But the problem of provincial culture, as Novak also makes clear, is not restricted to white ethnics. The book presents a serious indictment of the culture of modern cosmopolitanism, and Novak describes its chilling effects in a manner not much different from Jefferson. Thus, in commenting on the rebellion of radical youth against ‘corporate liberalism,’ Novak remarks: We may also see in the youth culture a profound starvation for a denser family life, a richer life of the senses, the instincts, the memory. No other group of young people in history was ever brought up under a more intensive dose of value-free discourse, quantification, analytic rationality, meritocratic competition, universal standards (IQ College Boards). What was almost wholly neglected in their upbringing was the concrete, the emotive, even tribal side of human nature…music, dress, sound, sight, and feeling, ran to the farthest extreme from industrial, suburban rationality. The rise in ethnic consciousness today is also due to disillusionment with the universalist, too thickly rational culture of professional elites.
For Novak, this consciousness, with its provincial cohesiveness, is the last, still viable expression of a cultural conservatism in America.
Nisbet’s and Novak‘s works are only two from an extendable list that in various ways address the contemporary meaning of provincialism. And so also is Jefferson one, although a remarkably precise and articulate one, among many American thinkers who remind us how much the American democratic heritage is indebted to provincial values. The two authors considered here suggest for us how relevant are the concerns of an eighteenth-century Virginian to the problems of modern America. If we take these concerns seriously, they clearly have important implications for such programs as urban renewal, busing, and the whole network of regulatory fiats that emanate from the remote brain center of the central government. On the other hand, the defense of provincial society need not be a defense of the narrowness, the bigotry, or the smug and self-congratulatory self-inflation that may accompany provincial habits. Nor does this review intend to slight cosmopolitanism when its wisdom and expertise rule with compassion and discrimination. Indeed the cosmopolitan Jefferson himself, enlightened, tolerant, humane, is at the same time the best example of the sensitive provincial. And in getting back to the provincial Jefferson, the essential Jefferson, I believe, we recover one of the valuable links of our national heritage.
This essay in our series of “Timeless Essays” was first published here in July 2012. Books on the topic of this essay may be found in The Imaginative Conservative Bookstore. The Imaginative Conservative applies the principle of appreciation to the discussion of culture and politics—we approach dialogue with magnanimity rather than with mere civility. Will you help us remain a refreshing oasis in the increasingly contentious arena of modern discourse? Please consider donating now.
1. Fawn M. Brodie, Thomas Jefferson: An Intimate History (Toronto, 1974).
2. Garry Wills, Inventing America: Jefferson’s Declaration of Independence (Garden City, N.Y., 1978).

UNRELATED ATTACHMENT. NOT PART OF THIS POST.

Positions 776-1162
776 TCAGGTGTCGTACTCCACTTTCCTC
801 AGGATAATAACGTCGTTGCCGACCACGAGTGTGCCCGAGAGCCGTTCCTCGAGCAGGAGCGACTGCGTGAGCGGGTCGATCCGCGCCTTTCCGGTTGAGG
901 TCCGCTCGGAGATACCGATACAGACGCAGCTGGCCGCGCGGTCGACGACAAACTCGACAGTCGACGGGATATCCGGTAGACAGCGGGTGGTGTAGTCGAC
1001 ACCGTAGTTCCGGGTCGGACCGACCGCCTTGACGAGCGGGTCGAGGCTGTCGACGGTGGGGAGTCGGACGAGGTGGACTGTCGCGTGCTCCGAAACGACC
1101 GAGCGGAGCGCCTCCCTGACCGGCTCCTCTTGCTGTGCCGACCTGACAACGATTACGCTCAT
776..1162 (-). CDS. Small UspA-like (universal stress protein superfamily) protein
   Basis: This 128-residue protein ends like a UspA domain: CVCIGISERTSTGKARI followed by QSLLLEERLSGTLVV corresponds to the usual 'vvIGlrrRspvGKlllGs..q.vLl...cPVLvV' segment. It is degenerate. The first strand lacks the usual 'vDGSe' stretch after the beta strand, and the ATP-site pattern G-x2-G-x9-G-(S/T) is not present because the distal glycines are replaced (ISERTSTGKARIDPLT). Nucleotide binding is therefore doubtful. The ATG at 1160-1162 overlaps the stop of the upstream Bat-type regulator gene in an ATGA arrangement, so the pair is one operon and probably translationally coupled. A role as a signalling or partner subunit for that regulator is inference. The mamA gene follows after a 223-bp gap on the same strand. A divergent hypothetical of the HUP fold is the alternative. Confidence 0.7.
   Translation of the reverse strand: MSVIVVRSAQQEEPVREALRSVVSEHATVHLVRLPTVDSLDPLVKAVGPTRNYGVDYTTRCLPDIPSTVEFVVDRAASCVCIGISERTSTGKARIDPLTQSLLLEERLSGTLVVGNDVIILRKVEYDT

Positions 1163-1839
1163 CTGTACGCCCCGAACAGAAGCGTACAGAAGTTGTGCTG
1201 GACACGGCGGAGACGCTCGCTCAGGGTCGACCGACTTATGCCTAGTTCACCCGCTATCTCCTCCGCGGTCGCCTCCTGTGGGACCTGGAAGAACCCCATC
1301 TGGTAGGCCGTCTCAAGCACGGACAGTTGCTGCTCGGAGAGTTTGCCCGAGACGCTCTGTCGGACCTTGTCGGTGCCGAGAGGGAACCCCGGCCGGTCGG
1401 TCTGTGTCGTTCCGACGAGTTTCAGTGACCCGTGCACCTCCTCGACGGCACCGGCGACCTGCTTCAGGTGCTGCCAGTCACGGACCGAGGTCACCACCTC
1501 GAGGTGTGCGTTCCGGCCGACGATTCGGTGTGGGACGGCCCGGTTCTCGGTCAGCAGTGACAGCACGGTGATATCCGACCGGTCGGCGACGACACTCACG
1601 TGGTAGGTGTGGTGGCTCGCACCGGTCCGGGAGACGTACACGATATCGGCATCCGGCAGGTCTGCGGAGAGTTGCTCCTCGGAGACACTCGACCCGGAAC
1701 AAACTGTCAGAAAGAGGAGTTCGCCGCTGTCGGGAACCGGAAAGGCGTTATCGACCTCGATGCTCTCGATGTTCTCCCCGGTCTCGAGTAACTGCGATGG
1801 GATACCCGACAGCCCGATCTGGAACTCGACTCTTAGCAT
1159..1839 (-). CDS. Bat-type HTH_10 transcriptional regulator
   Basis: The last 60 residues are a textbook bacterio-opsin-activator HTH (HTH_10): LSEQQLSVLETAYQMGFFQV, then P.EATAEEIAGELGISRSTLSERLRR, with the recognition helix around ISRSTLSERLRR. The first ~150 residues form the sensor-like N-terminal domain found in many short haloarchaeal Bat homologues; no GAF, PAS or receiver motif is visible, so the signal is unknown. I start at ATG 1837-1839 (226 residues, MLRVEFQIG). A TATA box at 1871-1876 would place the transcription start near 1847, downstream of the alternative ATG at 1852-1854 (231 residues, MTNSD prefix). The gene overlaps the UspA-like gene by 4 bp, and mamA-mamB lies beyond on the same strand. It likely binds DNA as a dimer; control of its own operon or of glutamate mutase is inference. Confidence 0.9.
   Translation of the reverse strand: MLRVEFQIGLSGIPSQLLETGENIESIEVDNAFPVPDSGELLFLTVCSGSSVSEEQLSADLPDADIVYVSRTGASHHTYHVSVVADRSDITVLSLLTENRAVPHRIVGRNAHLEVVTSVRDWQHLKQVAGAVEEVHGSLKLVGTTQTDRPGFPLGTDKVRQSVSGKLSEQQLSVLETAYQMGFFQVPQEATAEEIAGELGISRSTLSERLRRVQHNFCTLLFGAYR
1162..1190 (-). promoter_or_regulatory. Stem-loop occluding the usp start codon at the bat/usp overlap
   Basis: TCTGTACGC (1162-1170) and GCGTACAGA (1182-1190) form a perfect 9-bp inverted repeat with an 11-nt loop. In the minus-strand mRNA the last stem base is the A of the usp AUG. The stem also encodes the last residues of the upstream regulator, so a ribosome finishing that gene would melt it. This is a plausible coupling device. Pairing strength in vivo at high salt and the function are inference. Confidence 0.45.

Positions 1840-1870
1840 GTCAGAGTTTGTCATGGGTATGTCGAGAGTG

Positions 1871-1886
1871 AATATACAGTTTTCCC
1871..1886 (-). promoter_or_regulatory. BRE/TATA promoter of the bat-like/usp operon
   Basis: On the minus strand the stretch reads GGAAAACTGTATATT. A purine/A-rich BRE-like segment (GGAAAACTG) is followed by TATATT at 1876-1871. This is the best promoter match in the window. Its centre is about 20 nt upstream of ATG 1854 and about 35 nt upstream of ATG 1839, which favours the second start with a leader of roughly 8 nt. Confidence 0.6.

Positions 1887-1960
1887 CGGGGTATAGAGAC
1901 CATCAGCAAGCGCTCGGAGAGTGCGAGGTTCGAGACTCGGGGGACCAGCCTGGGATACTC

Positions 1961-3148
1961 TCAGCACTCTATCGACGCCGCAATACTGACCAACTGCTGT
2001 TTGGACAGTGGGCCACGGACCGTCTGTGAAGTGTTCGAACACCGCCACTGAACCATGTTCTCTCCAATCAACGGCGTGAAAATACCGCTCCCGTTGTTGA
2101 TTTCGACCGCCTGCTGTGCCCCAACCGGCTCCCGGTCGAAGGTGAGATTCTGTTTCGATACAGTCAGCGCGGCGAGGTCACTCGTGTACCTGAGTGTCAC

3. lbid., pp. 175-215.
4. See Kenneth S. Lynn, “Falsifying Jefferson,” Commentary, 66 (October, 1978), 66-71.
5. In the Saturday Review, 5 (August, 1978), 42.
6. Three other especially important works among this literature are: Paul Kleppner: The Cross of Culture: A Social Analysis of Midwestern Politics, 1850-1900 (New York, 1970); Richard Jensen, The Winning of the Midwest: Social and Political Conflict, 1888-1896 (Chicago, 1971); and Ronald P. Formisano, The Birth of Mass Political Parties: Michigan, 1827-1861 (Princeton, 1971).
7. Robert Kelley, The Cultural Pattern in American Politics: The First Century (New York, 1979), pp. 34-39.
8. See for example, Carl Bridenbaugh. Mitre and Sceptre: Transatlantic Faiths, Ideas, Personalities, and Politics, 1689-1775 (London, 1962) and Alan Heimert, Religion and the American Mind: From the Great Awakening to the Revolution (Cambridge, Mass., 1966).
9. Kelley. pp. 45, 51-53.
10. Of course, the provincial-cosmopolitan dispute varied in each area according to its own religious and cultural make up. Thus in Pennsylvania, it took the form of the frontier Scotch-Irish Presbyterians against the established Quaker proprietors of the eastern and Philadelphia areas of the state. See ibid.. pp. 70-76.
11. Jefferson: “The most effectual means of being secure against pain is to retire within ourselves, and to suffice for our own happiness…. Hence the inestimable value of intellectual pleasures.” Even here Jefferson reflects that part of his personality that tied him to provincial ways. Quoted by Brodie. p. 216.
12. Brodie, pp. 9, 75, 52, 249.51, 307.
13. N.T. Phillipson, “Culture and Society in the 18th Century Province: The Case of Edinburgh and the Scottish Enlightenment,” in The University and Society, II, Europe, Scotland, and the United States from the 16th to the 20th Century, ed., Lawrence Stone (Princeton, 1974), 407-448.
14. Wills, p. 184.
15. Thomas Reid, Essays on the Intellectual Powers of Man (1785: Cambridge, Mass., 1969), ed., Baruch Brody, p. 221.
16, Wills. p. 84.
17. Ibid., p. 215.
18. Quoted by Wills, p. 185.
19. This famous letter is reproduced in full in Brodie, pp. 654-67; the quotation is on p. 663.
20. Saul K. Padover, ed. Thomas Jefferson on Democracy (New York, 1939), p. 84.
21. lbid., p. 134.
22. Ibid.p p. 85.
23. Ibid., pp. 118-20.
24. Ibid., pp. 116, 118.
25. Ibid., pp. 117-18.
26. Robert Nisbet, Twilight of Authority (New York, 1975), pp. 4-5, 53-54, 127, 195, 204-5, 240, 253.
27. Ibid., p. 240.
28. Ibid., p. 205. Nisbet’s observations on Eastern governments are worth quoting: “In China, India, and other Eastern societies prior to the present century, governments reigned, as it were, but did not rule. Their claimed powers were at times certainly as centralized and bureaucratized as anything to be found in the West, but these powers almost never touched individual lives directly. Between the power of the government and the life of the individual lay strata of membership and authority-clan, village, caste, temple-which were almost never penetrated by the ruler or his bureaucracy. It was possible, in short, for the Asiatic state to exist for thousands of years in the presence of, as a super-structure of a non-political society founded on kinship and locality, function, and responsibility.” Ibid., p. 204.
29. Michael Novak, The Rise of the Unmeltable Ethnics: Politics and Culture in the Seventies (New York, 1971), pp. 20, 9, xxi.
30. Novak, p. 37.